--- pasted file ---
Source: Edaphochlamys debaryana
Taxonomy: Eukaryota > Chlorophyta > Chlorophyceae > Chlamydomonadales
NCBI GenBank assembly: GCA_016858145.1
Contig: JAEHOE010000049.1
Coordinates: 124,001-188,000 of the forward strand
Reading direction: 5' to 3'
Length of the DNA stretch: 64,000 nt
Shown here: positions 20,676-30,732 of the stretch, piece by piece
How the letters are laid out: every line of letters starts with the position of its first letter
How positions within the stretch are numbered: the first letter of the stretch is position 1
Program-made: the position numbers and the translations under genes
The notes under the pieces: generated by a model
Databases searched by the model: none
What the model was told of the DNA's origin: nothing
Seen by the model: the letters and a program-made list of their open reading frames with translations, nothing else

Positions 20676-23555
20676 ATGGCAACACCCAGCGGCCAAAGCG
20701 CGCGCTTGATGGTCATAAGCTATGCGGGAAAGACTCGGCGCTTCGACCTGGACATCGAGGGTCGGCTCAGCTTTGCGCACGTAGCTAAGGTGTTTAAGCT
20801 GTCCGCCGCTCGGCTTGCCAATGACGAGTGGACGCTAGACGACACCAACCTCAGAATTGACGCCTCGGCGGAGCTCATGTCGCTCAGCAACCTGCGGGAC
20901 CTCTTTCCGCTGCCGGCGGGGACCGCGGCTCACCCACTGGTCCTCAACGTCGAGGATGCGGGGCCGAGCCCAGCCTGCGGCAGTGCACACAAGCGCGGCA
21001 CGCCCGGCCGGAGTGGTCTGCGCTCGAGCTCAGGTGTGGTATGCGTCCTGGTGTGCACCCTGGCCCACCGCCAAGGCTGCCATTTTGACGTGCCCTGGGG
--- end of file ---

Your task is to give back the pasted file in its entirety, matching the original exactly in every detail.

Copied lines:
Source: Edaphochlamys debaryana
Taxonomy: Eukaryota > Chlorophyta > Chlorophyceae > Chlamydomonadales
NCBI GenBank assembly: GCA_016858145.1
Contig: JAEHOE010000049.1
Coordinates: 124,001-188,000 of the forward strand
Reading direction: 5' to 3'
Length of the DNA stretch: 64,000 nt
Shown here: positions 20,676-30,732 of the stretch, piece by piece
How the letters are laid out: every line of letters starts with the position of its first letter
How positions within the stretch are numbered: the first letter of the stretch is position 1
Program-made: the position numbers and the translations under genes
The notes under the pieces: generated by a model
Databases searched by the model: none
What the model was told of the DNA's origin: nothing
Seen by the model: the letters and a program-made list of their open reading frames with translations, nothing else

Positions 20676-23555
20676 ATGGCAACACCCAGCGGCCAAAGCG
20701 CGCGCTTGATGGTCATAAGCTATGCGGGAAAGACTCGGCGCTTCGACCTGGACATCGAGGGTCGGCTCAGCTTTGCGCACGTAGCTAAGGTGTTTAAGCT
20801 GTCCGCCGCTCGGCTTGCCAATGACGAGTGGACGCTAGACGACACCAACCTCAGAATTGACGCCTCGGCGGAGCTCATGTCGCTCAGCAACCTGCGGGAC
20901 CTCTTTCCGCTGCCGGCGGGGACCGCGGCTCACCCACTGGTCCTCAACGTCGAGGATGCGGGGCCGAGCCCAGCCTGCGGCAGTGCACACAAGCGCGGCA
21001 CGCCCGGCCGGAGTGGTCTGCGCTCGAGCTCAGGTGTGGTATGCGTCCTGGTGTGCACCCTGGCCCACCGCCAAGGCTGCCATTTTGACGTGCCCTGGGG